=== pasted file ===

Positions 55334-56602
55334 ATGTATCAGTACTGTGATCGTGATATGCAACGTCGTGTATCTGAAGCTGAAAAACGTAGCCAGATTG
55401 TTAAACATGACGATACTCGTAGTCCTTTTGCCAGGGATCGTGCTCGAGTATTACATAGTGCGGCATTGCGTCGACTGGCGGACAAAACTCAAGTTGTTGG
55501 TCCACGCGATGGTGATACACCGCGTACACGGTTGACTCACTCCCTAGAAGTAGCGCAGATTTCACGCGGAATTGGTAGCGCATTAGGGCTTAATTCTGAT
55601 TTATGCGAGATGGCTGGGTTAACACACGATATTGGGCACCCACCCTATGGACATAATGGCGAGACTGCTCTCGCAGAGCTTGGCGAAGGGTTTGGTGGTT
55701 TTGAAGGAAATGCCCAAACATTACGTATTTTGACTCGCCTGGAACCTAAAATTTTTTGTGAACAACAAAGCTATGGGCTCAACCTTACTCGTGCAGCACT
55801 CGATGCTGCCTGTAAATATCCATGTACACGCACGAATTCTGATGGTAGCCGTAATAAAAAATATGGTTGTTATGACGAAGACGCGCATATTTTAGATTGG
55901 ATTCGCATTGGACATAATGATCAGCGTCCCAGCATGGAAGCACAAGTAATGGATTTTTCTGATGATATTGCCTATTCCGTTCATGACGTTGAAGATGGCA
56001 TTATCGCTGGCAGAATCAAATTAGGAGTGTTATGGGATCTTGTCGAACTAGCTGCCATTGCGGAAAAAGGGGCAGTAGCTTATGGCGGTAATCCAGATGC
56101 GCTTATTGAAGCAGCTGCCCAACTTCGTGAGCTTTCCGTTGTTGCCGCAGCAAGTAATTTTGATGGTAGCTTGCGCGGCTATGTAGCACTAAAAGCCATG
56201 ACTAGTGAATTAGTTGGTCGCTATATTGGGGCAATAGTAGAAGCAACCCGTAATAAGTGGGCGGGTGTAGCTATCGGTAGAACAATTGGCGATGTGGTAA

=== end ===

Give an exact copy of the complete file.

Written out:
Positions 55334-56602
55334 ATGTATCAGTACTGTGATCGTGATATGCAACGTCGTGTATCTGAAGCTGAAAAACGTAGCCAGATTG
55401 TTAAACATGACGATACTCGTAGTCCTTTTGCCAGGGATCGTGCTCGAGTATTACATAGTGCGGCATTGCGTCGACTGGCGGACAAAACTCAAGTTGTTGG
55501 TCCACGCGATGGTGATACACCGCGTACACGGTTGACTCACTCCCTAGAAGTAGCGCAGATTTCACGCGGAATTGGTAGCGCATTAGGGCTTAATTCTGAT
55601 TTATGCGAGATGGCTGGGTTAACACACGATATTGGGCACCCACCCTATGGACATAATGGCGAGACTGCTCTCGCAGAGCTTGGCGAAGGGTTTGGTGGTT
55701 TTGAAGGAAATGCCCAAACATTACGTATTTTGACTCGCCTGGAACCTAAAATTTTTTGTGAACAACAAAGCTATGGGCTCAACCTTACTCGTGCAGCACT
55801 CGATGCTGCCTGTAAATATCCATGTACACGCACGAATTCTGATGGTAGCCGTAATAAAAAATATGGTTGTTATGACGAAGACGCGCATATTTTAGATTGG
55901 ATTCGCATTGGACATAATGATCAGCGTCCCAGCATGGAAGCACAAGTAATGGATTTTTCTGATGATATTGCCTATTCCGTTCATGACGTTGAAGATGGCA
56001 TTATCGCTGGCAGAATCAAATTAGGAGTGTTATGGGATCTTGTCGAACTAGCTGCCATTGCGGAAAAAGGGGCAGTAGCTTATGGCGGTAATCCAGATGC
56101 GCTTATTGAAGCAGCTGCCCAACTTCGTGAGCTTTCCGTTGTTGCCGCAGCAAGTAATTTTGATGGTAGCTTGCGCGGCTATGTAGCACTAAAAGCCATG
56201 ACTAGTGAATTAGTTGGTCGCTATATTGGGGCAATAGTAGAAGCAACCCGTAATAAGTGGGCGGGTGTAGCTATCGGTAGAACAATTGGCGATGTGGTAA